LAHORE - The Chief Executive Officer of the International Cricket Council Dave Richardson believes the game's governing body is not in a position to convince cricketing nations to resume playing in Pakistan.

Pakistan has not hosted any major test playing nation since the 2009 attack on the Sri Lanka team bus that killed six police officials and a van driver in Lahore.

"We (ICC) are not security experts," ICC chief executive David Richardson told reporters on Saturday. "I'm not a security expert to form a view necessarily about the safety or not of players. It will be up to the PCB in convincing that it is safe to come to Pakistan and they will make up their own minds in this regard."

The Pakistan Cricket Board (PCB) has been forced to organise its "home" series at neutral venues and mainly in the United Arab Emirates since the 2009 terror attack. It has tried to convince other cricket boards to return to Pakistan, but even lowly-ranked Test playing nation Bangladesh have twice postponed its tour during the last 10 months.

"Security is not something that is taken lightly by anybody and making a decision as to whether it's safe or not involves a serious assessment of the risk ... and security plans that are put in place," Richardson said.

"ICC is not in a position to do that when it comes to teams touring. It's up to the member countries to decide and when it comes to individuals they have to take advice from their own security advisors and make decisions themselves."

In its latest bid to regain the confidence of international teams, the PCB announced a five-team Pakistan Super League this March in which it expects to attract 30 foreign players for Twenty20 matches. Richardson said it's a step in right direction.

"I think it's an initiative on the right path because what you've got to do is to regain the confidence of cricketing world and I think that's a very sensible step in the right direction," he said. "Sometimes the perceptions don't fit with reality and what we've got to make sure is that true facts are known to everybody and then of course progress can be made."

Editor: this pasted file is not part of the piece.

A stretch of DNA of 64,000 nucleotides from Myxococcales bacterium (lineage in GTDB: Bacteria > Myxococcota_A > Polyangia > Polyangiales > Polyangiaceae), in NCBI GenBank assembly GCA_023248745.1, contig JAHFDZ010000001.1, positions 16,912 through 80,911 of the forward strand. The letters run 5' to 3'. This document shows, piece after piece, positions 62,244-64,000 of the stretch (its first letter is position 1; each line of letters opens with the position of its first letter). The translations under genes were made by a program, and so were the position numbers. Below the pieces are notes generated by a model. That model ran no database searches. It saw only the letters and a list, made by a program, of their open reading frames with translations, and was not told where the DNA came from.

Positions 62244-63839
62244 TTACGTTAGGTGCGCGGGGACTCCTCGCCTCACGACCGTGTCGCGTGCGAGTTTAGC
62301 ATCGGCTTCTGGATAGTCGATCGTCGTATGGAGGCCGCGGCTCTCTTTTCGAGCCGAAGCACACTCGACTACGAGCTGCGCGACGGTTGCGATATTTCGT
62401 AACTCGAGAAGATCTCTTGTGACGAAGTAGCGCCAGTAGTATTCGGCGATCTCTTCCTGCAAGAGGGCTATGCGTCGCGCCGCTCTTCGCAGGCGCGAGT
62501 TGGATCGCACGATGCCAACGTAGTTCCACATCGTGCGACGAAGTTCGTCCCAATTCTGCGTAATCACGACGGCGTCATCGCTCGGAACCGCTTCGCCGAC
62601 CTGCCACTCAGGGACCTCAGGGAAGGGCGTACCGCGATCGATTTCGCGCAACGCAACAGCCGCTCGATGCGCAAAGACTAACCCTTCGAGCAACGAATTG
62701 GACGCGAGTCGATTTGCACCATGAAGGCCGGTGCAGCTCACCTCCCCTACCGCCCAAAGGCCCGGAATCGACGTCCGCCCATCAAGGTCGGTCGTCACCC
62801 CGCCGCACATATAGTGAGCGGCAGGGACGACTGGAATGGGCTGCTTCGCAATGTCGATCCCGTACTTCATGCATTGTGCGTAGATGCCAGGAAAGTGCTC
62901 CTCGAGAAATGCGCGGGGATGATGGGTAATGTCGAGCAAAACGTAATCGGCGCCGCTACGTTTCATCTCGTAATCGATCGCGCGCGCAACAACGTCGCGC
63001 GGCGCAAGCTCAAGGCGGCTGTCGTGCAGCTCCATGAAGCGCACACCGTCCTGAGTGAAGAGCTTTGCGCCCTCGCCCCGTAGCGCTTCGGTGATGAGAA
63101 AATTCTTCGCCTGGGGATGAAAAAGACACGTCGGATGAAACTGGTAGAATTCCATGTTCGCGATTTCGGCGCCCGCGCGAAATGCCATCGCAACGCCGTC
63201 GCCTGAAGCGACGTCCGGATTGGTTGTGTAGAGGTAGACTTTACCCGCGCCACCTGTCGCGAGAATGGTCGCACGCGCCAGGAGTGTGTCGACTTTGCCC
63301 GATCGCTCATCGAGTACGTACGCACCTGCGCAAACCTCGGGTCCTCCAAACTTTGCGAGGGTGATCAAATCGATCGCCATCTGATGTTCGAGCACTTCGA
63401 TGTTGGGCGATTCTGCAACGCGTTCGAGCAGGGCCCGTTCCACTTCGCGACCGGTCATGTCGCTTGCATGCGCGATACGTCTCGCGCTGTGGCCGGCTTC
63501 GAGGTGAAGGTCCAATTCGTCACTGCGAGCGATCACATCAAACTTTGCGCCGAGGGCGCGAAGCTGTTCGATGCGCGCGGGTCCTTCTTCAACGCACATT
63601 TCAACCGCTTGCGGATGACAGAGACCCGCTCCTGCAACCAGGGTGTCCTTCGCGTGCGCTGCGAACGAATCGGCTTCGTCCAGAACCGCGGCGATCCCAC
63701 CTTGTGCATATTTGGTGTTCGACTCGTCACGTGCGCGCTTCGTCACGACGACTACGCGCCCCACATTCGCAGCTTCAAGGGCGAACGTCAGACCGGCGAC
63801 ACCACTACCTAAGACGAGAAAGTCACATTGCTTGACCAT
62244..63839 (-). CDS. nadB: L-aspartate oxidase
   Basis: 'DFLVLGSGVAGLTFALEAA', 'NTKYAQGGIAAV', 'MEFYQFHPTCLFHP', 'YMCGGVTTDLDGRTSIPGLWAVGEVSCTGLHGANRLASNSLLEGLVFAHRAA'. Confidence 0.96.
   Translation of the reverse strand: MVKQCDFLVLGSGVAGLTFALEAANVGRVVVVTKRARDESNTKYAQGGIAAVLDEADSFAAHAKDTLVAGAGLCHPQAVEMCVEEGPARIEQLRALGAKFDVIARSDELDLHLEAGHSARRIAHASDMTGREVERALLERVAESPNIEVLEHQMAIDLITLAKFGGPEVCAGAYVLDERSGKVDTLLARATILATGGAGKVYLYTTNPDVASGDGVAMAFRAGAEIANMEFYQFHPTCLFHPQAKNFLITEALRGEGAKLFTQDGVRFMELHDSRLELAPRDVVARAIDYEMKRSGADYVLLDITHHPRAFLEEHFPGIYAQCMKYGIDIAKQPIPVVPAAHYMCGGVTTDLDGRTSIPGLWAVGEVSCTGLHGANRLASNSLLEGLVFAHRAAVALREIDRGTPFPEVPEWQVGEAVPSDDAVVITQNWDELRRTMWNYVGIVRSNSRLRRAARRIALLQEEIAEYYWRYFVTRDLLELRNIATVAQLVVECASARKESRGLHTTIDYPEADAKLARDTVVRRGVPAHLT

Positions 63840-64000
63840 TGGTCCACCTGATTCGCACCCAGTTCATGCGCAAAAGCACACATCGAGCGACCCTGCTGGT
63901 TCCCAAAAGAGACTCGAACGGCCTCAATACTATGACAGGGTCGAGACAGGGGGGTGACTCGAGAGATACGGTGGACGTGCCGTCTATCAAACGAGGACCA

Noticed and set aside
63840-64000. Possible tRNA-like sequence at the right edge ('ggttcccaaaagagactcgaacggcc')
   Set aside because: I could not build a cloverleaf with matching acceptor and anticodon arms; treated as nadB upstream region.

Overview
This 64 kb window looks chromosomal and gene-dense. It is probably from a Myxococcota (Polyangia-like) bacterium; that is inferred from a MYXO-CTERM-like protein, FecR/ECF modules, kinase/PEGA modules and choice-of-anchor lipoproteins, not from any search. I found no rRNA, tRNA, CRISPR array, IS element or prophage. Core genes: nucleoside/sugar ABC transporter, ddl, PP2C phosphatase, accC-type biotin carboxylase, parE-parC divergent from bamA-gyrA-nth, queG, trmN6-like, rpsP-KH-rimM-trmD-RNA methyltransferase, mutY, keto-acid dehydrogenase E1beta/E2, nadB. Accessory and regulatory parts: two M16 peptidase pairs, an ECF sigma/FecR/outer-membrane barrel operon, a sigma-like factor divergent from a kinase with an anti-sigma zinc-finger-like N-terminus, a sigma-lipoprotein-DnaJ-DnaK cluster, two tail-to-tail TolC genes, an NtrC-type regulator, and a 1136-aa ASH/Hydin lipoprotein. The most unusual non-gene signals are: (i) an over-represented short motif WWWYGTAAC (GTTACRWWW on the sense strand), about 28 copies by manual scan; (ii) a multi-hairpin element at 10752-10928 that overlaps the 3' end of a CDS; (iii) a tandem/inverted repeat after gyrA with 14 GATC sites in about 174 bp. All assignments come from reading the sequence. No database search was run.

Richardson also sees the resumption of cricketing ties between Pakistan and India as a major step and compared it with the rivalry between Australia and England.

"The English and Australians get very proud of their Ashes, but ties between Pakistan and India are critically important for world cricket," he said.

Dave Richardson gave some hope to millions of cricket-starved Pakistanis fans by declaring that the return of international matches in the country was just around the corner.

Dave Richardson, who visited the National Cricket Academy here and met with the Pakistan Cricket Board (PCB) officials said his presence in the Pakistan was testament to the fact that there were no real issues in staging matches in the country.

Richardson declined to give an exact time frame for the resumption of international cricket in Pakistan. He said all efforts were being made to speed up the process and iron out the chinks. Restoration of confidence in the international community would, obviously, be the decisive factor.

Pakistan Cricket Board Chairman Zaka Ashraf on the occasion said the International Cricket Council was standing behind Pakistan and the successful organization of the Pakistan Super League would be the first step in convincing foreign players about the situation in Pakistan.

PCB chairman Zaka Ashraf has said a number of times over the last few months that he was in constant touch with other full members of the ICC to resume international cricket in Pakistan. But Richardson said it was difficult to give an exact time frame for when the PCB's effort will materialise.

Zaka Ashraf said Pakistan is going through difficult times through on faulty of PCB. "Pakistan is going through difficult times through no fault of Pakistan Cricket Board really," he said. "It's our role to support Pakistan in its efforts to make sure that international cricket returns to Pakistan, whenever that may be.

"It's difficult to say exactly when and I think that's about as much as far as we can go at this stage."